A three layered photoresponsive imaging member was prepared by repeating the procedure of Example XI with the exception that there was selected for application to the bulk photoconductive layer as an overcoating in place of the silicon nitride overcoating, silicon carbide by introducing in the reaction chamber 86 sccm of silane gas and 114 sccm of methane and wherein the plasma pressure in the reaction chamber was maintained at 550 microns, the rf power was set at 50 watts, and the deposition was completed in 10 minutes. There resulted an overcoating layer of silicon carbide in contact with and below the silicon hardcoat overcoating layer.

Subsequently, both halves of the resulting imaging member were tested in a scanner and images were formulated in the Xerox Corporation 3100® by repeating the procedure of Example I, and substantially similar results were obtained.

EXAMPLE XVII

A three layered photoresponsive imaging member was prepared by repeating the procedure of Example XII with the exception that there was applied to the bulk layer in place of the silicon nitride overcoating, silicon carbide overcoating by introducing in the reaction chamber 86 sccm of silane gas and 114 sccm of methane. The plasma pressure in the reaction chamber was maintained at 550 microns, the rf power was set at 50 watts, and the deposition was completed in 10 minutes. There resulted an overcoating layer of silicon carbide below and in contact with the top silicon hardcoating layers.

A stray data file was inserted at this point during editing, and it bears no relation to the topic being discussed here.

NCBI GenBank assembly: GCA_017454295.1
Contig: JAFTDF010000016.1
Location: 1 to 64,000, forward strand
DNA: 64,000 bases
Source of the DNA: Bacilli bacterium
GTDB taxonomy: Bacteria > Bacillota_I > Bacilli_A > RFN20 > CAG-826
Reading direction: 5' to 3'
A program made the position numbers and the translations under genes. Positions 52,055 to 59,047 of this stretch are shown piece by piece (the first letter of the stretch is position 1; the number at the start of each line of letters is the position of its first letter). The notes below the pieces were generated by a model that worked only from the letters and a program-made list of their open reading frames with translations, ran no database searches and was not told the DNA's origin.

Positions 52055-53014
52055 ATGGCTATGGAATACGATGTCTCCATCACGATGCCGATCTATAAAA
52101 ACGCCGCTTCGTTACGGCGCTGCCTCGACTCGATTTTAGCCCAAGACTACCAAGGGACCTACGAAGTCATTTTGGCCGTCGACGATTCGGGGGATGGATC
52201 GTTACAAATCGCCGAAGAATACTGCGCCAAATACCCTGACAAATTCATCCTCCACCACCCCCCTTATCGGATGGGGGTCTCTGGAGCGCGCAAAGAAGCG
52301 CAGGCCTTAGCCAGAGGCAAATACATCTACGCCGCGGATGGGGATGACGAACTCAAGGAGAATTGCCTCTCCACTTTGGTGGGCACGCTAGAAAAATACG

Subsequently, both halves of the imaging member prepared were tested in a scanner and images were formulated in the Xerox Corporation 3100® by repeating the procedure of Example I, and substantially similar results were obtained.

EXAMPLE XVIII

A three layered photoresponsive imaging member was prepared by repeating the procedure of Example XIII with the exception that there was applied to the bulk layer in place of the silicon nitride overcoating, silicon carbide by introducing in the reaction chamber 86 sccm of silane gas and 114 sccm of methane; and wherein the plasma pressure in the reaction chamber was maintained at 550 microns, the rf power was set at 50 watts, and the deposition was completed in 10 minutes. There resulted in contact with and below the silicon hard overcoating a silicon carbide layer.